Efficacy of radiotherapy for ovarian ablation

Results of a Breast Intergroup study

Authors

  • Lorie L. Hughes M.D.,

    Corresponding author
    1. Department of Radiation Oncology, WellStar Kennestone Hospital, Marietta, Georgia
    • Department of Radiation Oncology, WellStar Kennestone Hospital, 55 S. Medical Drive, Suite 100, Marietta, GA 30060
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    • Fax: (770) 793-7985

    • The authors appreciate the assistance of Nicole Williams (Eastern Cooperative Oncology Group Operations Office) and Gerald Feuer, M.D., in the preparation of this article.

  • Robert J. Gray Ph.D.,

    1. Department of Biostatistic Science, Dana Farber Cancer Institute, Boston, Massachusetts
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    • The authors appreciate the assistance of Nicole Williams (Eastern Cooperative Oncology Group Operations Office) and Gerald Feuer, M.D., in the preparation of this article.

  • Lawrence J. Solin M.D.,

    1. Hospital of the University of Pennsylvania, Philadelphia, Pennsylvania
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    • The authors appreciate the assistance of Nicole Williams (Eastern Cooperative Oncology Group Operations Office) and Gerald Feuer, M.D., in the preparation of this article.

  • Nicholas J. Robert M.D.,

    1. Fairfax Northern Virginia Hematology Oncology Practice, Vienna, Virginia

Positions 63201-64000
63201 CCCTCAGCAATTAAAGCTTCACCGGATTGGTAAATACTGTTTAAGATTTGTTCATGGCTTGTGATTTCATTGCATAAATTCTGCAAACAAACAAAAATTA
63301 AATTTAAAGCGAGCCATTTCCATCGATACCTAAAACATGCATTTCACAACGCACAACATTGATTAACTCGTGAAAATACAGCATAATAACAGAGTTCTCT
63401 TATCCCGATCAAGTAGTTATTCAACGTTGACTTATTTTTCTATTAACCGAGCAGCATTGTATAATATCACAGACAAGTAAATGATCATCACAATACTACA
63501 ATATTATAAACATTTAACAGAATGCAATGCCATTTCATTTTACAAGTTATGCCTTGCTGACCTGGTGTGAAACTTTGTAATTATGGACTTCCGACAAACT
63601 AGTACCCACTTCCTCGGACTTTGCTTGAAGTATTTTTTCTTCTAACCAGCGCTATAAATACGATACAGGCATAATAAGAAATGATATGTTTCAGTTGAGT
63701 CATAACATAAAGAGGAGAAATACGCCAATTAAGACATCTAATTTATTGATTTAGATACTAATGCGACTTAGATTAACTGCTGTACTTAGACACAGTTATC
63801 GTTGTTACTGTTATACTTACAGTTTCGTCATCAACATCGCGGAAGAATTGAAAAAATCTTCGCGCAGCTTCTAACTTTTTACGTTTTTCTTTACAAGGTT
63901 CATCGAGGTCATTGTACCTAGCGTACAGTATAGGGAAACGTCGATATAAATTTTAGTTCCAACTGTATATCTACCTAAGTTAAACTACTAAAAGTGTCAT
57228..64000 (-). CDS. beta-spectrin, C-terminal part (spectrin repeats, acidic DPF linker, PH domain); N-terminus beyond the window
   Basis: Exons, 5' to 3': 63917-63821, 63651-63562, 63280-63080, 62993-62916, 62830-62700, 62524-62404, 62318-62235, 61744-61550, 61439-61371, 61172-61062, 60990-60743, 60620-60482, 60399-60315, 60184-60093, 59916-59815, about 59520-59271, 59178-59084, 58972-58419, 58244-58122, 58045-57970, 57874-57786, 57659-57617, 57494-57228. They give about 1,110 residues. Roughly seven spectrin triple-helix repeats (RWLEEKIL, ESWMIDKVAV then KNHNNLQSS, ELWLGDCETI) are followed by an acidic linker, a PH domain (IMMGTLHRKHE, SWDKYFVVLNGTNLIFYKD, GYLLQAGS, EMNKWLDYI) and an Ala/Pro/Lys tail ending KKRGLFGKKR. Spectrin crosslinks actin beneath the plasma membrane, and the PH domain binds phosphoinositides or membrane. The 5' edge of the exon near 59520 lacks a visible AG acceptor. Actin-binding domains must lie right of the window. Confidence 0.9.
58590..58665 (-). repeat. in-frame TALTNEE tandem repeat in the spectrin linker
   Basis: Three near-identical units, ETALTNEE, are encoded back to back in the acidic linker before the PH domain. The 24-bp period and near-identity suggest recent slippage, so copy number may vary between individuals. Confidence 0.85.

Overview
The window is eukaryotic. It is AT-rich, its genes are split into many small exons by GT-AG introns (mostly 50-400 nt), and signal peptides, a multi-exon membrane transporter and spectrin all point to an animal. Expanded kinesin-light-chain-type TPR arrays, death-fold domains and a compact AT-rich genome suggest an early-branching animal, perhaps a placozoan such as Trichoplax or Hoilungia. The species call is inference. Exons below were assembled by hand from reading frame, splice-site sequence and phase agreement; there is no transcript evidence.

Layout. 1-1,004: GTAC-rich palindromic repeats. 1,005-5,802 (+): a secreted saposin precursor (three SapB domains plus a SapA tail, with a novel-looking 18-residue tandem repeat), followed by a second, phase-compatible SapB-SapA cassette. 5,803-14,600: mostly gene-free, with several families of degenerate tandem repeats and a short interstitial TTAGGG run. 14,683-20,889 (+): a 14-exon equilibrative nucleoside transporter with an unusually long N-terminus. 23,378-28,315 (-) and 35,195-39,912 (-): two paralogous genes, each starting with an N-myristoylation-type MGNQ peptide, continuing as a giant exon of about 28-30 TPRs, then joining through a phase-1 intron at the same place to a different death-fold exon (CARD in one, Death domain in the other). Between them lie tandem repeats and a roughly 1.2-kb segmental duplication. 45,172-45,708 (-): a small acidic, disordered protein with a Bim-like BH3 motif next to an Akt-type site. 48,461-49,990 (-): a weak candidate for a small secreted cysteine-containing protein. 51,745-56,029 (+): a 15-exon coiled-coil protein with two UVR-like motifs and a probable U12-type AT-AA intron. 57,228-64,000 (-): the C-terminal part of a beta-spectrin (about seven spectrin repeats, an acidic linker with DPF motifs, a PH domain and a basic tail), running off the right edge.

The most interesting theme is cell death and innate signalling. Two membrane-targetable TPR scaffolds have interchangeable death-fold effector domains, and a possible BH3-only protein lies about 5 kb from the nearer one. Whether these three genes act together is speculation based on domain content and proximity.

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    • The authors appreciate the assistance of Nicole Williams (Eastern Cooperative Oncology Group Operations Office) and Gerald Feuer, M.D., in the preparation of this article.

    • Dr. Nicholas J. Robert has acted as a consultant and speaker for Astra Zeneca.

  • Silvana Martino D.O.,

    1. John Wayne Cancer Institute, Santa Monica, California
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    • The authors appreciate the assistance of Nicole Williams (Eastern Cooperative Oncology Group Operations Office) and Gerald Feuer, M.D., in the preparation of this article.

  • Debu Tripathy M.D.,

    1. University of Texas Southwest Medical Center, Dallas, Texas
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    • The authors appreciate the assistance of Nicole Williams (Eastern Cooperative Oncology Group Operations Office) and Gerald Feuer, M.D., in the preparation of this article.

  • James N. Ingle M.D.,

    1. Department of Medical Oncology, Mayo Clinic, Rochester, Minnesota
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    • The authors appreciate the assistance of Nicole Williams (Eastern Cooperative Oncology Group Operations Office) and Gerald Feuer, M.D., in the preparation of this article.

  • William C. Wood M.D.,

    1. Emory University Hospital, Atlanta, Georgia
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    • The authors appreciate the assistance of Nicole Williams (Eastern Cooperative Oncology Group Operations Office) and Gerald Feuer, M.D., in the preparation of this article.

  • For the Eastern Cooperative Oncology Group,